LONG ISLAND CITY — A developer building high rises at the former 5Pointz site dropped its federal bid to trademark the famed name, but successfully registered it with the state so it can use it on its future apartment towers.
"The bottom line is, we're going to use the name 5Pointz on my buildings," said Jerry Wolkoff, an owner of the developer company G&M Realty.
G&M Realty, which owns the block of former graffiti-covered warehouses — demolished earlier this year to make way for two new buildings — had applied to register the name "5Pointz" with the United States Patent and Trademark Office last year.
The move drew the ire of the artists who used to paint at the Long Island City site and tourist attraction, who accused the developer of "trying to capitalize" on their work, and started a petition in hopes of blocking the trademarking attempt.
The U.S. Patent and Trademark Office turned down G&M Realty's bid to register the name, saying it was too similar to another real estate company's moniker. The application was deemed "abandoned" last month after G&M Realty failed to appeal the decision before its deadline, records show.
Wolkoff told DNAinfo Thursday they'd dropped the effort to get a federal trademark because it was "too much of a hassle," and registered the name "5Pointz" with the state of New York instead.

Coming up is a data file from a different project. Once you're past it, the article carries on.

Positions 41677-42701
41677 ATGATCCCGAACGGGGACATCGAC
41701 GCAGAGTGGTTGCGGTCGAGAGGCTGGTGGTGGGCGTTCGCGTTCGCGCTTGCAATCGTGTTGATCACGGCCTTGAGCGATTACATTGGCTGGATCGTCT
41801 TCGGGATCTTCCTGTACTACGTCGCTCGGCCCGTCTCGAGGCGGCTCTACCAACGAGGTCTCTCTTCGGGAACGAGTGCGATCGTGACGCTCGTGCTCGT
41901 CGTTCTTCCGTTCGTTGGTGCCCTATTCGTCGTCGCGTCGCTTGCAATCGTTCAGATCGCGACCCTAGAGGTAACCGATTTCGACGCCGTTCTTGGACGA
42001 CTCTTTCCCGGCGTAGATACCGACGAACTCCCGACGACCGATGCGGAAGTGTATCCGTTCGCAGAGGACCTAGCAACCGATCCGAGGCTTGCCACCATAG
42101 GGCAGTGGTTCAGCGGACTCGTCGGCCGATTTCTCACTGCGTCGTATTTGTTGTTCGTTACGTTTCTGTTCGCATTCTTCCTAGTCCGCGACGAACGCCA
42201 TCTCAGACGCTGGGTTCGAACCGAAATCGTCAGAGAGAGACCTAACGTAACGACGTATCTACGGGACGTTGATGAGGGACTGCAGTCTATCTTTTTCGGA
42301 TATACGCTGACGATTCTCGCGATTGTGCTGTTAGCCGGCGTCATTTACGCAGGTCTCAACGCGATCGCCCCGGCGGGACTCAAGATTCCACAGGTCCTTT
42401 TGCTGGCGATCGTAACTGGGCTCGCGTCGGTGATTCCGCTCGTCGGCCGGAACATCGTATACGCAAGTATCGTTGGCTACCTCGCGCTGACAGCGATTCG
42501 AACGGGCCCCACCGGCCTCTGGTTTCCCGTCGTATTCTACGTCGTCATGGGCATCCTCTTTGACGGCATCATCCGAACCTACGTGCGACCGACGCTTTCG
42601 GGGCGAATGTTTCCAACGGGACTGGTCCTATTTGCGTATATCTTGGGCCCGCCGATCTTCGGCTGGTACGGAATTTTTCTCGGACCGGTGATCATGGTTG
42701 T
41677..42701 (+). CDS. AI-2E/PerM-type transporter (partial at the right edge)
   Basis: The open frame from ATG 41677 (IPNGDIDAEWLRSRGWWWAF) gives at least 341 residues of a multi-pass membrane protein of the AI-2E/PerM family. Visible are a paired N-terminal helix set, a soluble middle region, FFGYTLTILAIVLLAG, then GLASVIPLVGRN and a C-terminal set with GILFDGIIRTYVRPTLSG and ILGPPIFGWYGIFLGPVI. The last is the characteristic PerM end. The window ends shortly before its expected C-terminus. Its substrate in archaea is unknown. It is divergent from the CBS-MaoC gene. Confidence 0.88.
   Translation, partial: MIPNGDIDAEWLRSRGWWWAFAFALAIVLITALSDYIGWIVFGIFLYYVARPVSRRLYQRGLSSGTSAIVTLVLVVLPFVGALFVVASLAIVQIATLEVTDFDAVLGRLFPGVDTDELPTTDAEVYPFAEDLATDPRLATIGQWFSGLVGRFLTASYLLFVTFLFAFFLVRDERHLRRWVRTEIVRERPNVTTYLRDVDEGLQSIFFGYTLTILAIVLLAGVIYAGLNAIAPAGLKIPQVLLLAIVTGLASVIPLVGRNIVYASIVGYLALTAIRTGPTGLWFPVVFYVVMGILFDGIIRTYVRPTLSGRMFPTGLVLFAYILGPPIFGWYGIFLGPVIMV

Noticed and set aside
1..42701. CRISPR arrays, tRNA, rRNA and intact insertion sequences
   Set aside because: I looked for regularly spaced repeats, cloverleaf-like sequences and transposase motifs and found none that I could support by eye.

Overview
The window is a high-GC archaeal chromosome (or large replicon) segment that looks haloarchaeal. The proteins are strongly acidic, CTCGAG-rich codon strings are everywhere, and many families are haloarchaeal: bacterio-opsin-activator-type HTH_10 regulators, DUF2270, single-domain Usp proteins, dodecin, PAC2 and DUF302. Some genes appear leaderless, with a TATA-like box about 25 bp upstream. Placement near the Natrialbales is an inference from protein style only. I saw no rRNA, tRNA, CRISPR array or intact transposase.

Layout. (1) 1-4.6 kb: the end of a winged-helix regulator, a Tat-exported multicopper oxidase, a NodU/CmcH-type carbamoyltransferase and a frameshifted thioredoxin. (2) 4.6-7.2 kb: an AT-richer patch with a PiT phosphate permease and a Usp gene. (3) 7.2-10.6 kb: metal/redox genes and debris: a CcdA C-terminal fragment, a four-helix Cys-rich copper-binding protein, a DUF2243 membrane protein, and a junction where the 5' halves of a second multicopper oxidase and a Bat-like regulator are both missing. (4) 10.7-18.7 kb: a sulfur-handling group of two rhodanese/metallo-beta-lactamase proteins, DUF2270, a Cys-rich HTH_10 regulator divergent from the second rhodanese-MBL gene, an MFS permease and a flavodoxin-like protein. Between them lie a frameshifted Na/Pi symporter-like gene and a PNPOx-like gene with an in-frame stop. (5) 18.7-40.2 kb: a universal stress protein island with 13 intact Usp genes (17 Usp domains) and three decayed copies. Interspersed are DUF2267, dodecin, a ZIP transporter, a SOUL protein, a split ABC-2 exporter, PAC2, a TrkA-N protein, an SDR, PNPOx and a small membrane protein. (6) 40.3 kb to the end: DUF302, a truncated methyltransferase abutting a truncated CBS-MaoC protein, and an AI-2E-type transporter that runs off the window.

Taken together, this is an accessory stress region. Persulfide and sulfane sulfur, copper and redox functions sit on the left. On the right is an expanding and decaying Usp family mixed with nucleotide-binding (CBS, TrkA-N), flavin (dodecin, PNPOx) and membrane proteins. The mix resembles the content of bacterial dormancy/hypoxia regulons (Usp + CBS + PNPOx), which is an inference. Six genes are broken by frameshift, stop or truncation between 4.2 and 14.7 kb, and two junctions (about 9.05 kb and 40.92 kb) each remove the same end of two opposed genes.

The State's Department of Records confirmed it approved a servicemark for "5Pointz" for G&M Realty, which was filed on July 6. A servicemark is similar to a trademark, except that it refers to an entity that provides a service — like a real estate agency — while a trademark applies to companies that provide a product.
"We registered it in the New York area," Wolkoff said, saying he plans to refer to his future development at the fomer graffiti complex as "5Pointz," a name he's contended refers to the site itself as opposed to the artists who once painted there.
Wolkoff has said repeatedly that he plans to invite street artists back to paint at the site once construction is complete, and that the apartment towers he's building there will include artists' studios and walls for artwork.
The developer had allowed graffiti artists to paint on the former warehouses for years, and the buildings became a major attraction in the neighborhood, but his decision to tear down the properties drew backlash from artists and fans of the site.
5Pointz artists are also suing G&M Realty to get compensation for the artwork that was painted over when Wolkoff decided to whitewash the buildings overnight in 2013.